Retirement 2020: What to Watch For in the New Year

Retirement 2020: What to Watch For in the New Year

In the blink of an eye, the playbook changed for many retirement savers in 2020.

The Setting Every Community Up for Retirement Enhancement, or Secure, Act—signed by President Trump on Dec. 20—brings the most sweeping changes to the U.S. retirement system in more than a decade. The new rules are aimed at increasing Americans’ access to work-based retirement plans and helping their savings last longer, with major changes to the offerings and availability of 401(k)s as well as to the timing of distributions from individual retirement accounts.


“Some of these provisions will be real game-changers for retirees,” says Charlie Nelson, chief executive of retirement and employee benefits for Voya Financial. “The Secure Act will advance coverage, provide greater access to lifetime income solutions and offer many other positive aspects that will benefit individuals saving in workplace retirement plans.”

Here are some key details of the Secure Act as well as a few other things to be aware of on the retirement front for 2020:

Retirement legislation

Among other things, the Secure Act extends the time when retirees need to start taking required minimum distributions from retirement accounts, pushing it back to age 72 from age 70½. For those who turned 70½ in 2019, the first RMD will have to be taken by April 1, 2020. But anyone who turns 70½ after Jan. 1, 2020, won’t have to take their RMD until they’re 72.

Another key provision relates to IRAs inherited by a non-spouse beneficiary, a common estate-planning strategy to stretch out IRA distributions. Beneficiaries of an IRA would need to draw down the account—and pay income tax on the money—over a decade, rather than a lifetime, with certain exceptions.

The measure also opens the door to annuities becoming a more common and accessible option for retirement-plan participants; removes the 70½ age limit on IRA contributions; and boosts the likelihood of small employers offering retirement plans with so-called open multiple employer plans.

Inflation adjustments

The Internal Revenue Service announced contribution-limit increases for certain retirement plans. The contribution limit for employees who participate in 401(k), 403(b), most 457 plans, and the federal government’s Thrift Savings Plan increases to $19,500 from $19,000. The catch-up contribution limit for employees aged 50 and over in these plans rises to $6,500 from $6,000.

The limit on Simple IRAs for 2020 increases to $13,500, up from $13,000 for 2019.

In addition, the income ranges for determining eligibility to make deductible contributions to traditional IRAs, Roth IRAs and to claim the Saver’s Credit all increased for 2020. For instance, the income phase-out range for married couples filing jointly who make contributions to a Roth IRA is $196,000 to $206,000, up from $193,000 to $203,000. Consumers can visit the IRS’s website for more information on the contribution changes.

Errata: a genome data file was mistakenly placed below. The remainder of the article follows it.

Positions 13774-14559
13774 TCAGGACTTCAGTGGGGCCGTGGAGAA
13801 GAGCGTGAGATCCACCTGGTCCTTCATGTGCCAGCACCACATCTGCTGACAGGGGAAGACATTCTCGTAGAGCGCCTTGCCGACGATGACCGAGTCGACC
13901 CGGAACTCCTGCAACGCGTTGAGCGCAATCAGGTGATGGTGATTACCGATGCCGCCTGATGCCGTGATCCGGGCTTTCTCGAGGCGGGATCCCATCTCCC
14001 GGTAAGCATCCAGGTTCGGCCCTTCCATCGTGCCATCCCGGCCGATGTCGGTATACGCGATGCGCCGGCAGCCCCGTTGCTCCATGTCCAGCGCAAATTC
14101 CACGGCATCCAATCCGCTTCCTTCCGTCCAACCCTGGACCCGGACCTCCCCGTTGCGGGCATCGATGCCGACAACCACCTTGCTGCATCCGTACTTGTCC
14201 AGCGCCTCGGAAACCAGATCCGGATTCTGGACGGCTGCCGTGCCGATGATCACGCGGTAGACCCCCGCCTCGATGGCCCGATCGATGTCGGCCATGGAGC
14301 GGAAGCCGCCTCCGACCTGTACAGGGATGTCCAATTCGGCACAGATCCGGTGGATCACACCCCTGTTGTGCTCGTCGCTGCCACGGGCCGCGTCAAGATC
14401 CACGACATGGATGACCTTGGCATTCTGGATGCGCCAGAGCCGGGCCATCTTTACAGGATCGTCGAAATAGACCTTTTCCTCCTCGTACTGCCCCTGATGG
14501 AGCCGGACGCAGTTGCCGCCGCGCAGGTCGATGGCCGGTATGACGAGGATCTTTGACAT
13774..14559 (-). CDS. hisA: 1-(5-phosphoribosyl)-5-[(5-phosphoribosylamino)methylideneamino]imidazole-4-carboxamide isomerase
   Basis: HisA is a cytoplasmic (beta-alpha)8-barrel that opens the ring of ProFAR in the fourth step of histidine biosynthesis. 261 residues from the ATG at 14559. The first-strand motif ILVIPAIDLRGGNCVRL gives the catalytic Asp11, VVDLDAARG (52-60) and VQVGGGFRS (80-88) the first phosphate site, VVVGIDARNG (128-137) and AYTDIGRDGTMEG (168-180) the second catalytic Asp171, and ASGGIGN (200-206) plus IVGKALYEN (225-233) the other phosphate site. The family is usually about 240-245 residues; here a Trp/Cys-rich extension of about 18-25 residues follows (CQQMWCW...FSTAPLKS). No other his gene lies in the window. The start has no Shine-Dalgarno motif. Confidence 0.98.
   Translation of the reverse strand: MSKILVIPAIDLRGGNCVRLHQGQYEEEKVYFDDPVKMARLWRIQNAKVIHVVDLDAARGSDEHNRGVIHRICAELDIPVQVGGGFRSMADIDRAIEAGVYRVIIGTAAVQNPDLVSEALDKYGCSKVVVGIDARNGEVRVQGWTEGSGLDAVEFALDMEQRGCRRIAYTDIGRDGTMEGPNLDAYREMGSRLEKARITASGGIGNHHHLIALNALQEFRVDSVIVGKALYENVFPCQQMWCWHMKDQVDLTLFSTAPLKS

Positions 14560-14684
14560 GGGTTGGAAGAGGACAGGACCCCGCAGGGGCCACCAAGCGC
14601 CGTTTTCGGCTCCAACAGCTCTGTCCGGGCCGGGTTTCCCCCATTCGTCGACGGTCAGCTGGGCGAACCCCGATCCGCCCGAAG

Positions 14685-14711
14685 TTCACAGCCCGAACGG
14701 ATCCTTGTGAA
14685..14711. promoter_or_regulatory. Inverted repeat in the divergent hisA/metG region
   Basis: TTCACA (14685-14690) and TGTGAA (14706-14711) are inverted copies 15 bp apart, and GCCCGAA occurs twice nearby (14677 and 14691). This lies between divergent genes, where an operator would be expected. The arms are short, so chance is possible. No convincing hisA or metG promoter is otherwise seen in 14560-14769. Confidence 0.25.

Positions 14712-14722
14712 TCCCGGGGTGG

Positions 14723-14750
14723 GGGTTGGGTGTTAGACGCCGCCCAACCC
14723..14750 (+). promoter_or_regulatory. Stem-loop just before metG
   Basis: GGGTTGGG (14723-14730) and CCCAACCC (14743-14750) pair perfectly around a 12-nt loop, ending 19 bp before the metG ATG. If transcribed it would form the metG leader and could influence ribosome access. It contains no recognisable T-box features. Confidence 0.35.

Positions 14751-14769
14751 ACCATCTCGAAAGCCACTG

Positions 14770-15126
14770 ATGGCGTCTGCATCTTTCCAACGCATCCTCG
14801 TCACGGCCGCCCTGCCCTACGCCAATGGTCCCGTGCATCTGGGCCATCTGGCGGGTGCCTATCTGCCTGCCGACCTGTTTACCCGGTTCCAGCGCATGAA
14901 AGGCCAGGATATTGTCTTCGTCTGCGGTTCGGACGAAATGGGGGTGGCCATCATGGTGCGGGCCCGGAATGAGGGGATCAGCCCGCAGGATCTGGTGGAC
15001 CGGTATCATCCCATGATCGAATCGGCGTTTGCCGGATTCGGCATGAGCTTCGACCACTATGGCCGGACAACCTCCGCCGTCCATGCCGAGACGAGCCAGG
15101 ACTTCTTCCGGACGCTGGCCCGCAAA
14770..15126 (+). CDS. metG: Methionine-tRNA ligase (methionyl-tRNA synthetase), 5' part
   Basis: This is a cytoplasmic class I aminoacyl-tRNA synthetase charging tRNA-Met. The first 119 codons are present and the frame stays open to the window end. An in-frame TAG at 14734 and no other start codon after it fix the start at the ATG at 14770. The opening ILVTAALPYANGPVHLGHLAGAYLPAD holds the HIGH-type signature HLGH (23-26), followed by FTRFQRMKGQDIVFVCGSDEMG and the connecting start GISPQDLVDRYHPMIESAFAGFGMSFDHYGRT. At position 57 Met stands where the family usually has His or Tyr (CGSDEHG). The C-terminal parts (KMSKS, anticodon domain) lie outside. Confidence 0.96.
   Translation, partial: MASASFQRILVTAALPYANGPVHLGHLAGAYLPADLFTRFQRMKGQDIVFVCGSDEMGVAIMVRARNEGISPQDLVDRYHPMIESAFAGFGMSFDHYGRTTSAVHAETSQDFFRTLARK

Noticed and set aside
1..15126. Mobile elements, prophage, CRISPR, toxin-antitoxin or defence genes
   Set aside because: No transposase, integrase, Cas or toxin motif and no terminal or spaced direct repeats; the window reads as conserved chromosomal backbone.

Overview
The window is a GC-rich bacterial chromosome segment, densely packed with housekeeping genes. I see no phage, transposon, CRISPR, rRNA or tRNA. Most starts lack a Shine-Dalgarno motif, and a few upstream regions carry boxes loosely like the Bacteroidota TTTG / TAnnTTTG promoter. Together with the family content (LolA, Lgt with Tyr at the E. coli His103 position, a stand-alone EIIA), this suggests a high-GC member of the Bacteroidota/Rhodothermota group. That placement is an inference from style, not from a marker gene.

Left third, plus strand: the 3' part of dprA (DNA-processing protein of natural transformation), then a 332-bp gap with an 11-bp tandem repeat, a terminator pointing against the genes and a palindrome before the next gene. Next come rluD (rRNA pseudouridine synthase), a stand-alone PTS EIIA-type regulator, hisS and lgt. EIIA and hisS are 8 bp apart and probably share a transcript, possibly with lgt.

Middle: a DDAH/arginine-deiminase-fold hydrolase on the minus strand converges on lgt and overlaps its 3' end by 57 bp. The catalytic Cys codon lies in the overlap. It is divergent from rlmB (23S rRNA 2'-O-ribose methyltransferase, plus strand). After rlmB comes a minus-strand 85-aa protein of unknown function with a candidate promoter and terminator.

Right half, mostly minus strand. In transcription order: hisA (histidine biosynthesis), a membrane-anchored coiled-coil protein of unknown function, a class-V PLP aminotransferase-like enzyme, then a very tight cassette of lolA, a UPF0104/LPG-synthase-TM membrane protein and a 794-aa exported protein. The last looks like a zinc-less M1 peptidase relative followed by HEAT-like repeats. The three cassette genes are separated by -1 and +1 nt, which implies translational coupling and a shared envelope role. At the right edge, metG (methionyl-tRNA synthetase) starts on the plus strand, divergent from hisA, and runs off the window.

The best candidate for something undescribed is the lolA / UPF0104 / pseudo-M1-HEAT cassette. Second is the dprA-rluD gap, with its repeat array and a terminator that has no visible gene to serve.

Social Security and Supplemental Security Income benefits for nearly 69 million Americans will increase 1.6% in 2020 as part of the annual cost-of-living adjustment. This could be offset somewhat by an increase in Medicare premiums. The standard Part B premium, which most people will pay, is increasing to $144.60 a month, or more, depending on your income; the Part B deductible is increasing to $198 for 2020; and Part A premiums, deductibles, and co-insurance will also be higher in 2020, in addition to other changes that will affect certain retirees.

Election-year proposals

While it would be premature to take action, pre-retirees and retirees should be aware of proposals that could come to fruition depending on the election results.

For instance, part of Democratic presidential candidate Joe Biden’s tax plan includes eliminating a tax loophole that’s known as “step-up in basis.” Capital-gains taxes are typically paid on the difference between the initial purchase price of an asset and its appreciated value at the time of sale. The loophole, however, adjusts the cost basis of an inherited asset to the fair-market value on the date of inheritance, such that any capital gains paid on a future sale would be based on that value and not the original purchase price.

If a proposal like this were implemented, it could have a costly impact in cases where parents leave an appreciated asset (like a house) to their children, says Jere Doyle, an estate-planning strategist for BNY Mellon Wealth Management. Once the asset is passed on and sold, the children would be on the hook for potentially hefty capital-gains taxes, he notes.

This article was written by By Cheryl Winokur Munk from Barron’s on Dec. 29, 2019 and was legally used by AdvisorStream.

Featured articles are not written by Cornerstone Wealth as information was obtained from third-party sources, which we believe to be reliable, but not guaranteed. These articles are a matter of opinion and are for informational purposes only. Is it not intended to serve as investment advice and does not address or account for individual circumstances. Decisions should always be made based on the client’s specific financial needs, goals, objectives, time horizon and risk tolerance.